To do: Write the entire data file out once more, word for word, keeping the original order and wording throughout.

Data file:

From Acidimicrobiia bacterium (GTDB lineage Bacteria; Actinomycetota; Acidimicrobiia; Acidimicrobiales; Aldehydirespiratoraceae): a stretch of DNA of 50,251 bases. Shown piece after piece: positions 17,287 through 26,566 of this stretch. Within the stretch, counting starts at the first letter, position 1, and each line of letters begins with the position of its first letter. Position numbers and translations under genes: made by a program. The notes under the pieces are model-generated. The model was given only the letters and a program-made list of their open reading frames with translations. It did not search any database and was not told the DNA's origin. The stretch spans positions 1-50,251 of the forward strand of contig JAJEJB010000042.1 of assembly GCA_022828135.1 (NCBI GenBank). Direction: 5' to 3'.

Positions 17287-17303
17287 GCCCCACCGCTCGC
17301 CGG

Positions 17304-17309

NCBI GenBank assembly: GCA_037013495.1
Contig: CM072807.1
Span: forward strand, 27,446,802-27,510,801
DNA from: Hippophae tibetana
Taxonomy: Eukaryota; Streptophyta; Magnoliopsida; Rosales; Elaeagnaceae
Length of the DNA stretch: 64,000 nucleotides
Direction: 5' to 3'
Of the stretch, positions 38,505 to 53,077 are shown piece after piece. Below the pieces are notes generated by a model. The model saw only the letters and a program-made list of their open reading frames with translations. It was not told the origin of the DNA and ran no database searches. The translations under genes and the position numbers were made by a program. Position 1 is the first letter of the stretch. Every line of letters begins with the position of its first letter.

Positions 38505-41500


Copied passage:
From Acidimicrobiia bacterium (GTDB lineage Bacteria; Actinomycetota; Acidimicrobiia; Acidimicrobiales; Aldehydirespiratoraceae): a stretch of DNA of 50,251 bases. Shown piece after piece: positions 17,287 through 26,566 of this stretch. Within the stretch, counting starts at the first letter, position 1, and each line of letters begins with the position of its first letter. Position numbers and translations under genes: made by a program. The notes under the pieces are model-generated. The model was given only the letters and a program-made list of their open reading frames with translations. It did not search any database and was not told the DNA's origin. The stretch spans positions 1-50,251 of the forward strand of contig JAJEJB010000042.1 of assembly GCA_022828135.1 (NCBI GenBank). Direction: 5' to 3'.

Positions 17287-17303
17287 GCCCCACCGCTCGC
17301 CGG

Positions 17304-17309

NCBI GenBank assembly: GCA_037013495.1
Contig: CM072807.1
Span: forward strand, 27,446,802-27,510,801
DNA from: Hippophae tibetana
Taxonomy: Eukaryota; Streptophyta; Magnoliopsida; Rosales; Elaeagnaceae
Length of the DNA stretch: 64,000 nucleotides
Direction: 5' to 3'
Of the stretch, positions 38,505 to 53,077 are shown piece after piece. Below the pieces are notes generated by a model. The model saw only the letters and a program-made list of their open reading frames with translations. It was not told the origin of the DNA and ran no database searches. The translations under genes and the position numbers were made by a program. Position 1 is the first letter of the stretch. Every line of letters begins with the position of its first letter.

Positions 38505-41500